Palm Springs Air Museum to Unveil Restored F-117A Nighthawk – Nov.12th, 2022

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The Palm Springs Air Museum in Palm Springs, Colorado will unveil their newly refurbished F-117A Nighthawk 85-0833 in a special ceremony which begins at 1:00PM on Saturday, November 12, 2022. The charismatic ‘stealth fighter’ is on permanent loan from the National Museum of the United States Air Force.

Maj Gen Greg “Beast” Feest (USAF, Ret) will attend as the event’s special Guest of Honor. “Beast” was the first pilot to drop bombs from the F-117 in combat during both Operation JUST CAUSE (Panama – Dec.19th, 1989 – Jan.31st, 1990) and Operation DESERT STORM (Iraq – Jan.17 – Feb.24, 1991). The museum’s F-117A will bear his name and wear the colors of the U.S. Air Force’s 415th Tactical Fighter Squadron when based at the highly secretive Tonopah Test Range deep in the Nevada desert. Museum Vice Chairman, Fred Bell, will make a brief statement about the importance of this aircraft to education in the fields of science of technology. Other activities on hand during the day will include flight exhibitions, birthday cake, the jazz band Heat Wave, and food vendors. Tickets to event are available HERE.

The aircraft is pictured here on Saturday, October 3rd, 2020 following its arrival (by truck) from Nevada. A group of museum volunteers and aviation enthusiasts welcomed the aircraft to its new home. After the iconic stealth fighter, with its jagged edges and sleek design, was trucked across the Palm Springs International Airport’s runways, it was greeted with a water arch from the Palm Springs Fire Department as part of its retirement ceremony. (image via Palm Springs Air Museum)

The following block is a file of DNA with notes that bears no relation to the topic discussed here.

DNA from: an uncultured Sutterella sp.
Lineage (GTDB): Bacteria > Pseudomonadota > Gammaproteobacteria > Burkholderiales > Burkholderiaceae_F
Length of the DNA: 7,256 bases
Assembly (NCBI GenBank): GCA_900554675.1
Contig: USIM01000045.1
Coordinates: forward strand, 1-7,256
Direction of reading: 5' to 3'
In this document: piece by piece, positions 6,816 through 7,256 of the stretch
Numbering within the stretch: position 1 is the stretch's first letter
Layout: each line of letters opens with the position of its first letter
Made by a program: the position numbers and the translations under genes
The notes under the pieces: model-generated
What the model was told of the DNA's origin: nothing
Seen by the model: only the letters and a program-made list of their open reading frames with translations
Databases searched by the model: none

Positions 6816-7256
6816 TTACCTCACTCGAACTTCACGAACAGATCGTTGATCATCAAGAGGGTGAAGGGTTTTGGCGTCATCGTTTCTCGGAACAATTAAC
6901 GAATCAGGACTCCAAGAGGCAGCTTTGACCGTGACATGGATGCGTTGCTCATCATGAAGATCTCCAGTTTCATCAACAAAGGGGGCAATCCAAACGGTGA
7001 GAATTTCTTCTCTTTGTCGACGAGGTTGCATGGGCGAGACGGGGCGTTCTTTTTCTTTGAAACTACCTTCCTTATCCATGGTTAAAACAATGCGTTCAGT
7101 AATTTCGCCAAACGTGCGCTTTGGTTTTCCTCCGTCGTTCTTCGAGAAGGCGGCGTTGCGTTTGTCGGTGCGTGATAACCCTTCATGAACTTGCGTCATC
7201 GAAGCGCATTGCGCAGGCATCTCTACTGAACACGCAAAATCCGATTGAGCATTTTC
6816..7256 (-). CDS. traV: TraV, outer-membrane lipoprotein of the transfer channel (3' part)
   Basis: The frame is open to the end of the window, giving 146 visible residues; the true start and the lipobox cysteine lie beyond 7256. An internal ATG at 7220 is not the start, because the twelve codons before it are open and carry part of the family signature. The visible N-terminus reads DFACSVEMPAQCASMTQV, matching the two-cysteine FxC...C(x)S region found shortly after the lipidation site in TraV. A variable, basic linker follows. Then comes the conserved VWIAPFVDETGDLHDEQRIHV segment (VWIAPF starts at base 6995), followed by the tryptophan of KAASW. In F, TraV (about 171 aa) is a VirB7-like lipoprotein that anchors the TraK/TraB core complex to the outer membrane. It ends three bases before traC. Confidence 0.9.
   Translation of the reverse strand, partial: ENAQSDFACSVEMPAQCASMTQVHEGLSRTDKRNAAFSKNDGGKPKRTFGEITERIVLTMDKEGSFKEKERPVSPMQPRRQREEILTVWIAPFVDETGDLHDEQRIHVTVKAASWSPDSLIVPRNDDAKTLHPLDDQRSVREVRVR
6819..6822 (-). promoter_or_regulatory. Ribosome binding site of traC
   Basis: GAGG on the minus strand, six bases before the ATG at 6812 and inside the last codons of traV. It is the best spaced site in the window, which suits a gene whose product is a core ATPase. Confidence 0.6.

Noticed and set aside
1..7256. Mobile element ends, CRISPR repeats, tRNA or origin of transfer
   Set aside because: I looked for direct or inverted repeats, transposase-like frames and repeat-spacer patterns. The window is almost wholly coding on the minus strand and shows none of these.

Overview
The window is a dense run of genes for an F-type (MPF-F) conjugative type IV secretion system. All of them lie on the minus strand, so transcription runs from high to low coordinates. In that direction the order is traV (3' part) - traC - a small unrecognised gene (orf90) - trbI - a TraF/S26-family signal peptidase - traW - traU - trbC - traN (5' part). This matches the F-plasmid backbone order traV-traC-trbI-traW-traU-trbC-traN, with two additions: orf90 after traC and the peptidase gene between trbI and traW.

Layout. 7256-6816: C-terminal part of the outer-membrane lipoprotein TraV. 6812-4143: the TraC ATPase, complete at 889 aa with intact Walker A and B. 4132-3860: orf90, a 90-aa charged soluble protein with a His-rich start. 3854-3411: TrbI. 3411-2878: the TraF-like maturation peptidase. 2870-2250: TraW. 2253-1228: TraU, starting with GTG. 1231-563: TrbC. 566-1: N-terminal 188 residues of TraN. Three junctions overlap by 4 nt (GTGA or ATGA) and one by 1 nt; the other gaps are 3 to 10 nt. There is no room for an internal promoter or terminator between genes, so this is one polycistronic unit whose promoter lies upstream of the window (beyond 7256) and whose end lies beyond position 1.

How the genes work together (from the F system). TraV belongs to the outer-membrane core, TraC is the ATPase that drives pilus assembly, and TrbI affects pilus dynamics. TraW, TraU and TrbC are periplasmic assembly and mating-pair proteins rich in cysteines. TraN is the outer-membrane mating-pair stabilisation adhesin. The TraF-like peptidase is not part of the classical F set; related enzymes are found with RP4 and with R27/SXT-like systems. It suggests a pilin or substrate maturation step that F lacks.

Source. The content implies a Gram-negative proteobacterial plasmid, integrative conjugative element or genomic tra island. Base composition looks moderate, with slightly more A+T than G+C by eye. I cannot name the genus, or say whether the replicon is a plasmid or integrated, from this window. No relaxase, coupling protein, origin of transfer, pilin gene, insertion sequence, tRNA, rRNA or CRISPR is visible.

One of only 59 produced, this F-117A, which typically appears in an all-black finish, arrived with an aluminum-colored exterior. This was due to its radar-absorbent material having been removed as part of the U.S. Air Force’s demilitarization process. This particular airframe, nicknamed Black Devil, logged some 5,140 flight hours during its military career. It took part in numerous combat operations, particularly over Iraq during DESERT STORM in 1991 and the Balkans as part of Operation ALLIED FORCE in 1999, where the aircraft served as the 49th Wing commander’s personal mount. The museum’s new exhibit, featuring the Nighthawk and related artifacts, will lead visitors from the type’s secret development at Lockheed’s legendary ‘Skunkworks’ plant in Palmdale, California through its operational deployments and its still-murky present role in aiding the design of future stealth-related technology.

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